Hermey the Elf and Rudolph the Red-Nosed Reindeer/Wikimedia Commons.
By Jessica Wheeler, AliveTampaBay Columnist
What would Christmas be without Charlie Brown and the Grinch? It’s hard to imagine a time when these beloved characters didn’t beckon to us from our televisions each Christmas season, but the animated holiday special is an invention of midcentury America.
In the prosperous years after World War II, with more families buying homes and setting up their own suburban domains, a nesting instinct took hold of the American family. Holidays, a time that used to be about going out and visiting friends and family, were now focused on staying at home, decorating, cooking, and entertaining as a family unit. The television became a large part of the entertainment portion of that equation, so it isn’t surprising that television networks sought the family audience as the holidays drew near.
In 1962, NBC aired Mr. Magoo’s Christmas Carol. The one hour special, featuring the voice of Jim Backus as the beloved cartoon character Mr. Magoo, offered a relatively straightforward take on Charles Dickens’ classic story and featured songs by famed Broadway songwriters Jule Styne and Bob Merrill. It’s no coincidence that one year after Magoo, two other classic Christmas specials were already in production: the show was such a success that other networks clamored for their own holiday specials, setting off a golden decade of the Christmas classics that are still airing today.
Next, Arthur Rankin, Jr. and Jules Bass produced Rudolph the Red-Nosed Reindeer, a stop motion animated adventure that first aired in 1964. Featuring Burl Ives as the narrator and snowman “host,” the show expanded on the story of the classic song, adding new tunes and new characters for children to love. It also launched the careers of Rankin & Bass, who would go on to produce more classic holiday specials than any other team.
An anomaly among the specials despite being perhaps the biggest classic of all, A Charlie Brown Christmas first aired in 1965. No celebrity voices were used, and even the practice of using adult voice actors for the child characters was overthrown in favor of using the voices of real (non-show business) children. A melancholy story, a jazzy soundtrack, and a reading from the Gospel of St. Luke all made the network executives nervous, fearing that the special they had expected to be a hit would end up being too much of a downer. Instead, the show defied their fears to become a smash, airing every year since.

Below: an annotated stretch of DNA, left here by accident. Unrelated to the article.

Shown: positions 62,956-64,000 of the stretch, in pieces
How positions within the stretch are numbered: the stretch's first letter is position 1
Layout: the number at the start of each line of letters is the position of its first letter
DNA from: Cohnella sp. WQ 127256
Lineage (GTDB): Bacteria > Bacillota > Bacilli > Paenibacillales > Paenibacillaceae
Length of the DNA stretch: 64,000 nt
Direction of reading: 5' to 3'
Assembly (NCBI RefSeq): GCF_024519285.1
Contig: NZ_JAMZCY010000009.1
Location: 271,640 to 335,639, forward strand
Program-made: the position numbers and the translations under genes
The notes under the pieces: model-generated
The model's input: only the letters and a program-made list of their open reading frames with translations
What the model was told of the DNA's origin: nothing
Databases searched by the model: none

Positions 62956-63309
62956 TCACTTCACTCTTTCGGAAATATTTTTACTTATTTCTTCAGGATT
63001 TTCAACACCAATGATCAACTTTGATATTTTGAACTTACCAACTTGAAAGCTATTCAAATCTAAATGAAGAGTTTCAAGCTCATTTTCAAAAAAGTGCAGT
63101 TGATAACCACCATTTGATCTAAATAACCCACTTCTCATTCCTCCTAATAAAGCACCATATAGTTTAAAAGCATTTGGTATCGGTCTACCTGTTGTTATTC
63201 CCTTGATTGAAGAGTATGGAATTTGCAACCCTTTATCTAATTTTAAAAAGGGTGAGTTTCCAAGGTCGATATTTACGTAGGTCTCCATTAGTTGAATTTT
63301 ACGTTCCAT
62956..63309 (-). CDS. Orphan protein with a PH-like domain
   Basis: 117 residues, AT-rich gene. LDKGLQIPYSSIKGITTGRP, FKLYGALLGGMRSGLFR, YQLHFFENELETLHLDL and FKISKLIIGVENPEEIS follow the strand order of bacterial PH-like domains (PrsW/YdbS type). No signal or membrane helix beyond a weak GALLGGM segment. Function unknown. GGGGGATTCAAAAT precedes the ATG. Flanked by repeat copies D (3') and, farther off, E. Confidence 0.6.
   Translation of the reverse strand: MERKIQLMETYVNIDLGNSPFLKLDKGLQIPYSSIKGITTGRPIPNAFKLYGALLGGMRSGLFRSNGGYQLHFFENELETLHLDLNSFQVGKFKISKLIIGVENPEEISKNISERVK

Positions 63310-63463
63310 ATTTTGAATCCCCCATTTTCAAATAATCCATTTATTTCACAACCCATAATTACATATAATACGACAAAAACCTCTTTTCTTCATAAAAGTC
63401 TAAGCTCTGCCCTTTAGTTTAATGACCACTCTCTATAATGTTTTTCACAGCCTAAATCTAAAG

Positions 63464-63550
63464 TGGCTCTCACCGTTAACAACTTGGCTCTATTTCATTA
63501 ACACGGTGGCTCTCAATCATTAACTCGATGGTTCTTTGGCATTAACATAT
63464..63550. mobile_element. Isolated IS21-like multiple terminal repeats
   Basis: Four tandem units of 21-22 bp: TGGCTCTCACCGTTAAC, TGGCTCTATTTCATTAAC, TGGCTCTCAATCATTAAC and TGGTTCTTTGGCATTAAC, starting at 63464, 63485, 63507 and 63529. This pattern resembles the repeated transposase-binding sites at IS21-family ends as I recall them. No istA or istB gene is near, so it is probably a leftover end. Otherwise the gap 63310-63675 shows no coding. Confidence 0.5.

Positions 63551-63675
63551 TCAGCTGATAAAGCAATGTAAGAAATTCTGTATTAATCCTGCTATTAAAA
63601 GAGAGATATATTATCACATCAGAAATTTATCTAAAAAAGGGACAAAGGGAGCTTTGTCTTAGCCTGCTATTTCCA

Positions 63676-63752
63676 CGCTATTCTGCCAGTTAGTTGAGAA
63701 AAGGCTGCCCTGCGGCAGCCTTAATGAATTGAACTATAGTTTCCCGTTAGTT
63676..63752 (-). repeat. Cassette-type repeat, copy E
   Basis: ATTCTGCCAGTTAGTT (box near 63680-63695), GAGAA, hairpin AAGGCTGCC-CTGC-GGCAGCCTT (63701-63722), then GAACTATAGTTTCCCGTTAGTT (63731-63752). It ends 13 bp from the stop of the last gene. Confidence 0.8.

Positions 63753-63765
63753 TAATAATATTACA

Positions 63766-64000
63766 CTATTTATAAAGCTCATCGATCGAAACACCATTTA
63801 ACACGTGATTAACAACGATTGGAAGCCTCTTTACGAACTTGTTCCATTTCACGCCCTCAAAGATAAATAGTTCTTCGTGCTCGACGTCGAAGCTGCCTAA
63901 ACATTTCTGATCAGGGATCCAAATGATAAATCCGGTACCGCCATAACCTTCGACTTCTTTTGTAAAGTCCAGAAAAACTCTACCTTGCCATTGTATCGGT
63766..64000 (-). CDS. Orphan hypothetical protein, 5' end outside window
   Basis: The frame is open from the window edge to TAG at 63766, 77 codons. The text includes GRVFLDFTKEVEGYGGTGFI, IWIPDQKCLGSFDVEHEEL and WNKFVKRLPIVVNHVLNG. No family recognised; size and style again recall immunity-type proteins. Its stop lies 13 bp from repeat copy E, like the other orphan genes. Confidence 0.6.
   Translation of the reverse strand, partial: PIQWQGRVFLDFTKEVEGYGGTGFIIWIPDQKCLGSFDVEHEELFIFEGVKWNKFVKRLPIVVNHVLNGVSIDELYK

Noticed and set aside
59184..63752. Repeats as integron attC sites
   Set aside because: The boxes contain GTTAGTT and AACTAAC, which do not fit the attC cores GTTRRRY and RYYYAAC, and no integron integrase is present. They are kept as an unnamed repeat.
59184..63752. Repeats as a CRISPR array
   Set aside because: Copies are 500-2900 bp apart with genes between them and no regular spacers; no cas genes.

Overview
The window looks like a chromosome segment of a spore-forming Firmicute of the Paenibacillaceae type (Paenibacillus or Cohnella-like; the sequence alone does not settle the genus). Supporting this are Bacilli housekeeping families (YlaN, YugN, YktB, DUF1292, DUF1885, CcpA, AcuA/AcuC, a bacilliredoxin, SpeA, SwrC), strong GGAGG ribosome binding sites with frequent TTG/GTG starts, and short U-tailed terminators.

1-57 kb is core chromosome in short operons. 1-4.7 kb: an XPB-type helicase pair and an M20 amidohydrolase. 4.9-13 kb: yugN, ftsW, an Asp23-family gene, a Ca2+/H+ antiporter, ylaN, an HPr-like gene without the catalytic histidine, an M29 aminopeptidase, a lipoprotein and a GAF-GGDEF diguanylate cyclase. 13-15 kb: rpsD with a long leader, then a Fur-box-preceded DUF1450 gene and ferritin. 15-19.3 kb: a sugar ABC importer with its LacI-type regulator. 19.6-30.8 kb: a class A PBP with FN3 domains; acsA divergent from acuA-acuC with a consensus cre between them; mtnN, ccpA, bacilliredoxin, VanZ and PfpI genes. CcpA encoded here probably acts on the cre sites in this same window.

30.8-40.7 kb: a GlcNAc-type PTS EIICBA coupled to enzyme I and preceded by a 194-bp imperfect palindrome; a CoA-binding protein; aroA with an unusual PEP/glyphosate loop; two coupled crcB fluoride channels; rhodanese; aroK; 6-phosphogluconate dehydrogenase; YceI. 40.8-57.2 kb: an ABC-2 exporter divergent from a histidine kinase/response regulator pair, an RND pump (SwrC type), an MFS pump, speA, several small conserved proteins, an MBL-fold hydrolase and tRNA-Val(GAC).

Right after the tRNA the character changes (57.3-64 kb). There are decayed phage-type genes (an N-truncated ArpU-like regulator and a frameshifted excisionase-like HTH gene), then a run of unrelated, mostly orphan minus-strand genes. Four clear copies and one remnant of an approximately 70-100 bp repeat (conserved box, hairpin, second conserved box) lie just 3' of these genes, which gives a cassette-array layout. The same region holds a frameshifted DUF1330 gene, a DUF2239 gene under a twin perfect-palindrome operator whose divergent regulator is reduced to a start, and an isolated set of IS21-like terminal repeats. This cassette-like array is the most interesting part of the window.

1966 saw the introduction of Dr. Seuss’s How The Grinch Stole Christmas. This special featured Boris Karloff as the narrator, reading Dr. Seuss’s 1957 picture book as Chuck Jones’s animation brought the words to life. It was costly to produce and some considered it a risk, but it too became a classic.
Rankin/Bass returned in 1968 with The Little Drummer Boy, read by Greer Garson, and then again in 1969 with Frosty the Snowman, featuring the voicework of Jimmy Durante. But it was their 1970 production of Santa Claus is Coming to Town, starring Fred Astaire, that took the cake: it’s often considered to be the best of all their holiday specials.
While Rankin/Bass continued producing specials in the 70’s and 80’s, including Year Without A Santa Claus and ‘Twas the Night Before Christmas, both in 1974, most specials that followed used characters from hit shows, incorporating them into holiday stories. 1983’s Mickey’s Christmas Carol saw Mickey Mouse stepping into Charles Dickens’s world, along with a host of other Disney characters, while 1987’s A Garfield Christmas Special allowed viewers to share the holiday with that famous grumpy cat.
These classic specials are rerun on television each year, leaving not much room for new specials, although some, like 1999’s Olive, The Other Reindeer and 2007’s Shrek the Halls have managed to work their way onto the list of perennials. The next great holiday special could be airing any day now, so just watch those TVs!
Jessica Wheeler is a columnist for AliveTampaBay.